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AP file photo by Mark Humphrey / Five-time major champion Phil Mickelson, who turned 50 in June, won the PGA Tour Champions' Charles Schwab Series at Ozarks National on Wednesday in his debut on the senior circuit.

RIDGEDALE, Mo. — Phil Mickelson made his PGA Tour Champions debut at Ozarks National so he could avoid a two-week break right in the middle of his preparations for next month's U.S. Open.

If he was going to show up, Mickelson thought, he might as well win.

He closed with a 5-under-par 66 on Wednesday to reach 22-under 191, leaving him three shots clear of Tim Petrovic. The wire-to-wire victory in the 54-hole event made Mickelson the 20th player to win on the 50-and-older-tour in his debut, not to mention gave him some much-needed confidence after a missed cut at The Northern Trust last Friday knocked him from the PGA Tour's FedEx Cup Playoffs.

"I really enjoyed playing here, enjoyed seeing the guys again, and they were so accommodating and fun, and it was just fun for me to compete," said Mickelson, who plans to take 10 days off before heading — he hopes — to the Safeway Open for his final warmup ahead of the U.S. Open, which is set for Sept. 17-20 at Winged Foot Golf Club in Mamaroneck, New York.

"I got to shoot scores and compete," Mickelson added. "The competition here was really strong. It was good for me to get off to a good start and compete."

The three-round tournament in the Ozarks of southwest Missouri may prove to be even more important if the wildfires are still raging in California. The Safeway Open will take place at Silverado Resort in Napa County, and Mickelson expressed the same fear as tournament organizers that the event could be affected.

Regardless of whether he tees it up again, Mickelson's game sure looked sharp as he heads toward the United States Golf Association's big show next month.

He began the final round, which was moved up to an earlier start because of approaching bad weather, with a birdie on the first hole. He added another at the fourth hole before driving the par-4 fifth — "Gosh darn it!" he yelled, thinking his drive had ended up in the greenside bunker — and rolling in a 25-footer for an eagle.

Mickelson added three straight birdies, making the turn to reach 23 under and putting the 54-hole scoring record on the PGA Tour Champions in danger. David Frost shot 25 under at the 2010 3M Championship.

But after stringing together a few pars, a three-putt bogey on the 14th ended that thought, and it left Petrovic just three shots out of the lead. The longtime journeyman had reached 19 under with a birdie on the 14th and was starting to provide the kind of pressure Mickelson had not faced all week.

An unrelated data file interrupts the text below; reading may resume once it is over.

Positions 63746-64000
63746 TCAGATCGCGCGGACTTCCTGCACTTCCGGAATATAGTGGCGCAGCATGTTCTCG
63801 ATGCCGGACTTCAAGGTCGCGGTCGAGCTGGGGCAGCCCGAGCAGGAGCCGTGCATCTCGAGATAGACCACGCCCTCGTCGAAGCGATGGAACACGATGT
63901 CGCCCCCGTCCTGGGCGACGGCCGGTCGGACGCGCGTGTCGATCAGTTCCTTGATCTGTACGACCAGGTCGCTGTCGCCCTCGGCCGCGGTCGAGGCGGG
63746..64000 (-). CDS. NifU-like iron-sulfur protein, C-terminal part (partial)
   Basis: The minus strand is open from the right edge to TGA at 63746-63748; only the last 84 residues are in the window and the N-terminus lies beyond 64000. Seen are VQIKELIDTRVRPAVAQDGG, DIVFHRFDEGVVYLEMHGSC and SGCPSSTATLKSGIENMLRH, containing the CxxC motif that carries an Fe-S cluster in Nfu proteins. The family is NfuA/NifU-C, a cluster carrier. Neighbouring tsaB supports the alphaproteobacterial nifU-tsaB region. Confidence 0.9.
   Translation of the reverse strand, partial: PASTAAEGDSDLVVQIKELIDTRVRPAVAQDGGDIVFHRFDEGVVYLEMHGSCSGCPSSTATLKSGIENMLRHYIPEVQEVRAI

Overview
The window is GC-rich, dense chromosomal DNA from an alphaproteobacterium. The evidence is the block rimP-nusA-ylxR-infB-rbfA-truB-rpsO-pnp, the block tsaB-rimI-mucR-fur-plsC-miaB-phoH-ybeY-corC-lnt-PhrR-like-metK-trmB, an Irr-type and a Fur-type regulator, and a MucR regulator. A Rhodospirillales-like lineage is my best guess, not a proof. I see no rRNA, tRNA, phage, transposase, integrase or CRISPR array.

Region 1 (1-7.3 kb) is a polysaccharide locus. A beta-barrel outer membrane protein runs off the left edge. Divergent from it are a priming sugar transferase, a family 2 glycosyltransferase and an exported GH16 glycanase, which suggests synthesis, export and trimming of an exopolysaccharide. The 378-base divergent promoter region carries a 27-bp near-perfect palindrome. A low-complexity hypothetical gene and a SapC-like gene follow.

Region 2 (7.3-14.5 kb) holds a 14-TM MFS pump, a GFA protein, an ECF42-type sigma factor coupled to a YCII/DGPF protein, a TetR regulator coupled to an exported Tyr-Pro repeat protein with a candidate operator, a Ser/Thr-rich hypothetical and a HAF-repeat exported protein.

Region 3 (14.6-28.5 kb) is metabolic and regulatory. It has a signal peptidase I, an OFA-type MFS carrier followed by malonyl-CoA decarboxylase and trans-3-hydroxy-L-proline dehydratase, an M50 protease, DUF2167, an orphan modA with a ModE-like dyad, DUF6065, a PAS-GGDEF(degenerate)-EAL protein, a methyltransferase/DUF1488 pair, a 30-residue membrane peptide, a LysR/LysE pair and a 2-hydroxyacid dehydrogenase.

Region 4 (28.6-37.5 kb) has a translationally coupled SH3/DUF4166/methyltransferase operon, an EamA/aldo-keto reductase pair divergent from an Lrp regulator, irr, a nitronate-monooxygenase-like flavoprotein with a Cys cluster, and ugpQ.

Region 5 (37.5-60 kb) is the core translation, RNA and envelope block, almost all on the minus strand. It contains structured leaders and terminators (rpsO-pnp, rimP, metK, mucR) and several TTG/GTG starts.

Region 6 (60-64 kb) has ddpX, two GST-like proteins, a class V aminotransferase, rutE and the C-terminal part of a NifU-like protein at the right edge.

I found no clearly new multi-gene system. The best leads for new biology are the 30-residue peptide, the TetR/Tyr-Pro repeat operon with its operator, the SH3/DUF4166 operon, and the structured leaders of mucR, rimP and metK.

Petrovic wasn't able to make another birdie, though, and he dropped a shot after a poor pitch on the par-4 finishing hole.

"You know, sometimes you just run into a buzz saw," Petrovic said. "I ran into a Phil buzz saw this week because he made a lot of birdies. I think yesterday I shot 31 on the front and I don't think I picked up as hot, maybe one. Today I got it going again on the front, and we were almost laughing. When he was on the front, he drove that par-4 — you know, he said it's like, 340 (yards) in the air to make eagle. We're like: 'OK, all right. That's enough.'"

The performance left the regulars on the PGA Tour Champions with some mixed feelings. They loved having the affable Mickelson playing with them this week, just like the old days, not only for the competition but also for the added exposure it brought the tournament — a late add to the schedule because of the coronavirus pandemic.

They also would rather not see him anytime soon if he's going to flirt with some more scoring records.

"Who was going to be good enough this week with that rat here?" Rocco Mediate asked. "It's so cool to have him out. We played a practice round on Sunday, (and) it actually helped me play good because you go out and play with Phil or play against Phil, you've got to have it. It was fun to play a good practice round having to play because I kept on carrying it."

Kevin Sutherland closed with a 63 to finish third at 16 under. Sweden's Robert Karlsson (65) was another shot back, while Mediate (69) was joined by Steve Stricker at 14 under, a full eight shots behind the new guy on the scene.

"This isn't surprising whatsoever, anything he does," Mediate said. "Him and Tiger (Woods), the same thing: Nothing they do surprises you. And you're seeing it here. I don't know how many under he is, but it's easier said than done to come out here, you're supposed to win. We're really good out here, he knows that. And he's done it, that's pretty cool."

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